The global vision of Christian archeology takes into account the main traditions (habits and customs) and rituals of Western and Eastern Christians, based on anthropological study. The course focuses on the various objects of monumental and minor art found in the excavations of various Christian worship structures and used in liturgical ceremonies or daily life.
1 credits
1 credits
1 credits
1 credits
1 credits
1 credits
1 credits
1 credits
THEO490AExamen De Universa
3 credits
1. The De Universa jury is composed of three members teaching respectively biblical theology, dogmatic/sacramental theology, and moral theology.
2. The ordinary session of the De Universa exam is usually held at the end of the last semester of the fifth year.
3. Any student who has not validated all the credits required to obtain the canonical baccalaureate is not entitled to sit for the ordinary session of the De Universa exam.
4. Each student must take the one-hour De Universa exam before a jury. They are required to give an explanatory, comprehensive, global, and logical oral presentation on the required theme (with a supporting outline if they so wish), and to answer questions on the theme as such or on the general theological knowledge which they are presumed to have already acquired.
5. The student reports to the school secretariat 48 hours ahead of the exam date to randomly draw a subject. Each subject is made up of three parts: biblical, dogmatic, and moral (with the option of drawing three subjects and choosing one).
6. The grade required to pass this exam is 70/100.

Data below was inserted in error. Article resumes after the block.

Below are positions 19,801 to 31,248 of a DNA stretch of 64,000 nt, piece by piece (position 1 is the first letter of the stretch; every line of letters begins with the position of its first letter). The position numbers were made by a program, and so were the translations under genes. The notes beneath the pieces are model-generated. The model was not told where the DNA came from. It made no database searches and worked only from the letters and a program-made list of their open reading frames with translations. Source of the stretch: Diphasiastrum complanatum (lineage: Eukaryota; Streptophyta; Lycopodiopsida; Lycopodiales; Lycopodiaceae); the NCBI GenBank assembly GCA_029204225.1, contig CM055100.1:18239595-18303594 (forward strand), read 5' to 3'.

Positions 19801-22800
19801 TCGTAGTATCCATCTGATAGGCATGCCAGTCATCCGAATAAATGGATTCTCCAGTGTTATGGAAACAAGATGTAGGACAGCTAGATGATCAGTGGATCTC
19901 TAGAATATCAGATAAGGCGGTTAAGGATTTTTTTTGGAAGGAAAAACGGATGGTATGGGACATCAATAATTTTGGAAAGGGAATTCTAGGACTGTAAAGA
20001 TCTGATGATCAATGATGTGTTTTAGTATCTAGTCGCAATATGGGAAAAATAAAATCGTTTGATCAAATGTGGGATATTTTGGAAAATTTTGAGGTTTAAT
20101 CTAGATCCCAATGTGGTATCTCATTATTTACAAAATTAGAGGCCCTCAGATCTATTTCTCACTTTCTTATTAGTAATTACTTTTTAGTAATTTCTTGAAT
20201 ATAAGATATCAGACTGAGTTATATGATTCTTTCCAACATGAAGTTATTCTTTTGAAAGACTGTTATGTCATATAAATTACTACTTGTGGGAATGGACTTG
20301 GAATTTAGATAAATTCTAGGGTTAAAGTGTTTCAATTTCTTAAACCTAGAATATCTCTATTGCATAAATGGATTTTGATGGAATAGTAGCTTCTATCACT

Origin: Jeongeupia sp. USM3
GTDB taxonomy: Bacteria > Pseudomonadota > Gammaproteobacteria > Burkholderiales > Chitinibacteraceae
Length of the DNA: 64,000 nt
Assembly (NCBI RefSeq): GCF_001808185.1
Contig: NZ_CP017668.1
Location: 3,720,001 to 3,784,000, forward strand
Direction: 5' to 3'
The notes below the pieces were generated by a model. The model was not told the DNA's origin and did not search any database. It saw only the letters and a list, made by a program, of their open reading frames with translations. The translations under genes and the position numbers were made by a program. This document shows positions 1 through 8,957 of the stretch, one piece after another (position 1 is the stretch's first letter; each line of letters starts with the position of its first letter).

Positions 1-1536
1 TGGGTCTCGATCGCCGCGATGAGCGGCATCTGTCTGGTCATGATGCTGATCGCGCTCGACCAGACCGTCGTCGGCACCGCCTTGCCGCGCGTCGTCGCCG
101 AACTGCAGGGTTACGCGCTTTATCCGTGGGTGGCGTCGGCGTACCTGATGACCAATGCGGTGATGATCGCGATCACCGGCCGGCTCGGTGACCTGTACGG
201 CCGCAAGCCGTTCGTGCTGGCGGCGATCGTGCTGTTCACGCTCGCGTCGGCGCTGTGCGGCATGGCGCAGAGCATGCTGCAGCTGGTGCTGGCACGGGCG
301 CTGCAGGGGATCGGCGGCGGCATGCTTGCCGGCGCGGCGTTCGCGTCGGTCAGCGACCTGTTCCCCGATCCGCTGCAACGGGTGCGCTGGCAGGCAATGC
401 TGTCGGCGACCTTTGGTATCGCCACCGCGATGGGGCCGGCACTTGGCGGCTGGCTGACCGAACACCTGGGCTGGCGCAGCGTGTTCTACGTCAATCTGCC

7. Any student who has taken this exam and scored less than 70/100, and who wishes to obtain the Canonical Baccalaureate in Theology, has the right to take this exam again, for one time only, in May of the following year. In this case, they must register with the school in the Spring Semester.


The Canonical bachelor degree in Theology is a five-year basic program. It aims to impart a solid philosophical education, which is a necessary propaedeutic for theological studies, and to offer an organic exposition of the whole of Catholic doctrine, covering a coordinated presentation of all the disciplines, along with an introduction to theological scientific methodology.

Program Educational Objectives

1. Graduates will acquire a deep understanding of the entire catholic doctrine grounded in divine revelation, which allows them to gain nourishment for their own spiritual life, and to announce and safeguard it in the exercise of the ministry.
2. Graduates will acquire a personal theological synthesis, a mastery of the method of scientific research and thus be able to explain sacred doctrine appropriately.
3. Graduates will be ready to fulfill pastoral ministry and other functions in the Church, especially in the administration of a parish, in catechetical and homiletic skills, in divine worship, and particularly the celebration of the sacraments.

Program Outcomes

a. Ability to understand major philosophical systems, especially those which exercise a greater influence in the region, and to discern what is proven to be true therein and detect the roots of errors and refute them.
b. Ability to understand the characteristics of the contemporary mind, and enter into dialogue with men and women of today.
c. Ability to read the Holy Scriptures in their original languages.
d. Ability to explain biblical texts according to a valid method of exegesis and in the light of a comprehensive view of the whole of Sacred Scripture.
e. Ability to announce in a suitable way the teaching of the Gospel and of the doctrine of the Catholic Church to the people of today in a manner adapted to their understanding.
f. Ability to exercise a pastoral ministry in the Church.
g. Ability to understand doctrine of non-Catholic Churches and non-Christian religions and enter into dialogue with them.
h. Ability to examine theological questions by their own appropriate research and with scientific methodology.
i. Ability to go on to the second cycle and pursue higher theological studies.
Holy Spirit University of Kaslik
Tel.: (+961) 9 600 000
Fax : (+961) 9 600 100
© Copyright USEK 2024
Subscribe to our newsletter